Everything is always in the middle

A screening and conversation exploring cultural story-telling and duration in cinema


Fields of Knowledge
  • Aesthetics / Media
  • Artistic legacies
  • Memory
  • Pedagogy

Organizing Institutions

Slought, Penn Cinema Studies


Rahul Mukherjee


School of Arts and Sciences, University of Pennsylvania

Opens to public



3:30pm, 6:30pm


4017 Walnut St
Philadelphia, PA 19104

Slought is pleased to announce "Everything is always in the middle," a film screening and conversation on Thursday, October 22, 2015 at 6:00pm featuring filmmaker Ashish Avikunthak and Cinema Studies scholars Rahul Mukherjee and Shekhar Deshpande in conversation, preceded by a short excerpt of Ashish Avikunthak's Rati Chakravyuh (2013, 102 mins). A full screening of the film will take place prior to the public conversation at 3:30pm.

In Avikunthak's film, young couples gather together in a circle on their wedding night and talk about life, death, and everything in between: it is going to be their last conversation. Their exchanges are tracked by a camera in a circular trolley for 102 minutes in one long take; once their conversation ends, the trolley stops, they commit mass suicide, and the film ends. Avikunthak's film is thus both a meditation about duration in cinema and an exploration of Indian mythologies and marriage customs. It is at once an ambitious cinematic experiment with the long take, and at the same time an examination of the possibilities of cultural story-telling.

Conversation among the couples range from epics to contemporary trivia, confessions of sex and deceit to whimsical fabricated stories from their own lives and others they know. Slowly orbiting these couples exchanging anecdotes sitting in a circle, the film camera creates the feeling for spectators of both being in a Vedic yagna and in a game with a macabre ending. The lack of a cut in the film and the knowledge about the imminent death of the couples after the ritual/game ends will make audiences recall both the cinema of great masters of duration like Pasolini and Rocha and situations in The Last Supper and Katho Upanishid. Ashish Avikunthak's films are unique in India, for they are neither Bollywood creations nor parallel art cinema. They are neither creations of a visual anthropologist nor a socially-committed documentary filmmaker. And yet, they engage these practices, through experimentation both with ritual and form.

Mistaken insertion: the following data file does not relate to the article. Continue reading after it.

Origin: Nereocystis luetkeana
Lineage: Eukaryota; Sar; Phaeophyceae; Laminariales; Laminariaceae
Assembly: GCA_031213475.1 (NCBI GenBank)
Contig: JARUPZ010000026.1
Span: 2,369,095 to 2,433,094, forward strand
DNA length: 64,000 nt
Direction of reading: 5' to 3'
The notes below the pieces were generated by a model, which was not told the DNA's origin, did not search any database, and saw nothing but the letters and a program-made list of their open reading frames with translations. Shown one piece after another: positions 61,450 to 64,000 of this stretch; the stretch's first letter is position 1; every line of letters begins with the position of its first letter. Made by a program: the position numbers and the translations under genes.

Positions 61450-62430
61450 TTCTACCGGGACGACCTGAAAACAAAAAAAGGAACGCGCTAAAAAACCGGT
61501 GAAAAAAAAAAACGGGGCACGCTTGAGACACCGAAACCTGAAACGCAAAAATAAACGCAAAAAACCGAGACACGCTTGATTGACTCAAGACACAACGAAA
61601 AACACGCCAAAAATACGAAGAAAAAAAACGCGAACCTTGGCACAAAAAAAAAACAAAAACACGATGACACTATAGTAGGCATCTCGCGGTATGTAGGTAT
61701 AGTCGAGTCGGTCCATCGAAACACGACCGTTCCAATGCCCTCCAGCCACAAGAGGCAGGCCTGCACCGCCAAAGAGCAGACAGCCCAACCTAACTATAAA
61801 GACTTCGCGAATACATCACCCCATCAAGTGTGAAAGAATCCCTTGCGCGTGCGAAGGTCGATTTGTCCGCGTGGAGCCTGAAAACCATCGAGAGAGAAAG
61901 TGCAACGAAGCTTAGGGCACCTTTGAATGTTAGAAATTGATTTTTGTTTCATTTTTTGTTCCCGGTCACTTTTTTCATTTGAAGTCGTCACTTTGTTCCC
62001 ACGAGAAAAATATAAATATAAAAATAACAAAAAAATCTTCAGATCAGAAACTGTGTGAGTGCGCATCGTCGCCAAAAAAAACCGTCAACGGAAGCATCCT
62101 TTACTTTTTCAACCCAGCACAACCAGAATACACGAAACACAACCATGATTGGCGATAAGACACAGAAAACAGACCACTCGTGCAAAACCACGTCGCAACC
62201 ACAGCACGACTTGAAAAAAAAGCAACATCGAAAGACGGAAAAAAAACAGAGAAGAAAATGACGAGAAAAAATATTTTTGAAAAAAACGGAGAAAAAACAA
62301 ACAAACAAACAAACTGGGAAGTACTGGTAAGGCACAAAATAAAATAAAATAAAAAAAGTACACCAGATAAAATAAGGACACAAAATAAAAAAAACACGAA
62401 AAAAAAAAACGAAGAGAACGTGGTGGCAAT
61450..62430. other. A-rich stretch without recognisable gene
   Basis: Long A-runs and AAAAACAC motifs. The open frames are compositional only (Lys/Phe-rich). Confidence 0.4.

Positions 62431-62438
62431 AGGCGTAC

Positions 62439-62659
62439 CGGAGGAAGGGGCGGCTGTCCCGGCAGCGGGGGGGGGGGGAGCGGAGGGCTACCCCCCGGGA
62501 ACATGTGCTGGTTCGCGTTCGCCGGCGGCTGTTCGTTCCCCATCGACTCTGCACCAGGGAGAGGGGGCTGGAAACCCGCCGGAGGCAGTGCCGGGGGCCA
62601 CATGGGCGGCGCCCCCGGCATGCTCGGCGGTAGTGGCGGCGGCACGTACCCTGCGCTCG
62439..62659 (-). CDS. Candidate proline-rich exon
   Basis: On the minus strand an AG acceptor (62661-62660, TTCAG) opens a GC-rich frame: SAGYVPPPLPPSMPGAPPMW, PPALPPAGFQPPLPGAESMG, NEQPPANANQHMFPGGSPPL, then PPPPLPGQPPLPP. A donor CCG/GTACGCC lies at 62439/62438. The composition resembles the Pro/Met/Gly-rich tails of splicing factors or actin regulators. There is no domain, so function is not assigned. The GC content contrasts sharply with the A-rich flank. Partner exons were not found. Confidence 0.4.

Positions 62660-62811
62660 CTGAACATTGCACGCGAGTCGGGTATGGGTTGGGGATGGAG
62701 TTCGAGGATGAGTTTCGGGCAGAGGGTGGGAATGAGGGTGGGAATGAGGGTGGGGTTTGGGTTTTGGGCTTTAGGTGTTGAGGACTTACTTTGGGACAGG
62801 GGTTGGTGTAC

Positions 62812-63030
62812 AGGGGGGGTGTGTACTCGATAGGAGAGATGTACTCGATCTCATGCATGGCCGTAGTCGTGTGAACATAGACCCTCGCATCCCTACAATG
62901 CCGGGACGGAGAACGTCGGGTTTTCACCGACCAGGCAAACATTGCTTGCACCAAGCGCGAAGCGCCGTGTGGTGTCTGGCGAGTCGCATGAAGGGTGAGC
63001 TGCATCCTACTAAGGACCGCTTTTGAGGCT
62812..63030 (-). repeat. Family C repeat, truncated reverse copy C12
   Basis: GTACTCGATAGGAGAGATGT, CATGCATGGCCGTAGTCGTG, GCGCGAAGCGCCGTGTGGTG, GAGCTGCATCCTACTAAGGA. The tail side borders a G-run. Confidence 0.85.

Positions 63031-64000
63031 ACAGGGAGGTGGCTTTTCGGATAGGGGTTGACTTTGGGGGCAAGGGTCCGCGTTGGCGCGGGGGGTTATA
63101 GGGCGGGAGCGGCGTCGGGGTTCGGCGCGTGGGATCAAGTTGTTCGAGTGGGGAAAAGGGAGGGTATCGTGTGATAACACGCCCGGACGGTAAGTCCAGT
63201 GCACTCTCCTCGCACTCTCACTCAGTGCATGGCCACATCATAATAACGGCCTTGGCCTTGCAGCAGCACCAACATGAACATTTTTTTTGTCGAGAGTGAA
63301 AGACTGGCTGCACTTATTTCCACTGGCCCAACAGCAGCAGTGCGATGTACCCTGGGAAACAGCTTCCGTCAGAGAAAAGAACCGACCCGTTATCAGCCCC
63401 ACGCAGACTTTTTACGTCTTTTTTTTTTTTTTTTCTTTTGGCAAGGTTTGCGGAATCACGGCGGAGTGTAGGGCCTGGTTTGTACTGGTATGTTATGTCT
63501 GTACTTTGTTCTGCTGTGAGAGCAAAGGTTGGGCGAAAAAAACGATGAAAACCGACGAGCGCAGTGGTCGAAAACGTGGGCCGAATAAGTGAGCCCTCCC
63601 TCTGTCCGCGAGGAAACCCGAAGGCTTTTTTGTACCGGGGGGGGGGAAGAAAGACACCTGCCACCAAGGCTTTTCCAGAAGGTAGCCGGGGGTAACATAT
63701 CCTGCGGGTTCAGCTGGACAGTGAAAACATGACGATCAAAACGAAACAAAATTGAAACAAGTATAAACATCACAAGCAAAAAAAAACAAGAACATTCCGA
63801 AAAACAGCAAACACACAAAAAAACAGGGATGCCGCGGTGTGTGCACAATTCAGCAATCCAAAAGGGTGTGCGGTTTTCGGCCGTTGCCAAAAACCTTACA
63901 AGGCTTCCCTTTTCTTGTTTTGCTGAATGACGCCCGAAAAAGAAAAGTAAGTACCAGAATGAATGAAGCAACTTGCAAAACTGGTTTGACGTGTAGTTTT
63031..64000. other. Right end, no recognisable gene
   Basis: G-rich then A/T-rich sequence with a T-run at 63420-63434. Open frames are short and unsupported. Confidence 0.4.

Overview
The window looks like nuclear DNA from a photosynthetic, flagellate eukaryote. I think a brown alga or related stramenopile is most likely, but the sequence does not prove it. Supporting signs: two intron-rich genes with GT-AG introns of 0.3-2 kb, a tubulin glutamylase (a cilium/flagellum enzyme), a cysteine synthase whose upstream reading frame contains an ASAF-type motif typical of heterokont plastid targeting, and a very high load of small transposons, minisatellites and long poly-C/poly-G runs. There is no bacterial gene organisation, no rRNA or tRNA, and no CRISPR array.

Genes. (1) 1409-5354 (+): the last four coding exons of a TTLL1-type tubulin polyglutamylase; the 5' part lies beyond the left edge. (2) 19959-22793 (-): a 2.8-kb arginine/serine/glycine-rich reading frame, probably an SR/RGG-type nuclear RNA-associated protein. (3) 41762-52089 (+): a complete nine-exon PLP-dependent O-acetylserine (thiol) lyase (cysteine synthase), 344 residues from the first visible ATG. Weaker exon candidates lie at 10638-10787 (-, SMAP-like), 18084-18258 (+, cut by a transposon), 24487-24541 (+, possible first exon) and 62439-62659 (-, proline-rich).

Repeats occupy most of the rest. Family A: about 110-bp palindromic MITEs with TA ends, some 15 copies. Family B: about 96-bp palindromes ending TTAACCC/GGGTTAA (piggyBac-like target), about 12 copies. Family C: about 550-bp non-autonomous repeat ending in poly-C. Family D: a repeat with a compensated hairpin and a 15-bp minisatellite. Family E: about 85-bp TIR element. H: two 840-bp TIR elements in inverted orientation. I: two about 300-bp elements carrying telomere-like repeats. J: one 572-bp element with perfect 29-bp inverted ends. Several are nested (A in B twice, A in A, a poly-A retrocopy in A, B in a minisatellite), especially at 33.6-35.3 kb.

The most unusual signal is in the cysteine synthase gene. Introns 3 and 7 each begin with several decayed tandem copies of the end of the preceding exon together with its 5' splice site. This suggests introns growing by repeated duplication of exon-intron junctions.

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Ashish Avikunthak is one of the most prolific experimental filmmaker from India, who has been making films for the past 20 years. His films have been shown worldwide in film festivals, galleries and museums. Notable screenings were at the Tate Modern, London, Centre George Pompidou, Paris, Pacific Film Archive, Berkeley, Taipei Biennial 2012, along with London, Locarno, Rotterdam, and Berlin film festivals among other locations. He has been the subject of a series of retrospectives, and in 2011 he was short listed for the Skoda Prize for Indian Contemporary Art. He has a PhD in cultural anthropology from Stanford University and is currently an Assistant Professor of Film Media at the University of Rhode Island.

Shekhar Deshpande is a Professor of Media Studies and Film at the Media and Communication Dept., Arcadia University. He is completing the book Anthology Film and World Cinema(Bloomsbury) and co-authoring the book The New World Cinema (Routledge).

Rahul Mukherjee is Assistant Professor of Television and New Media Studies. He teaches in the Cinema Studies program at Penn and his research interests include media infrastructures and platforms.

"This is a film of one death: or more accurately, thirteen deaths. At midnight during a lunar eclipse, six young newlywed couples and a priestess meet after a mass wedding. This will be their last conversation, and after it lasts for some time, they commit mass suicide. This is how the film is described.

[...] But what is the agenda here? It remains in a curious way an open question, with perhaps an answer in both ritual and sacrifice, from both of which the cinema has over its existence sought answers. And perhaps that does remain the curious, unanswered, final question in a film that ends in mass-suicide."

-- Ashish Rajadhyaksha, from The Circular Trolley: Duration in Cinema (2013)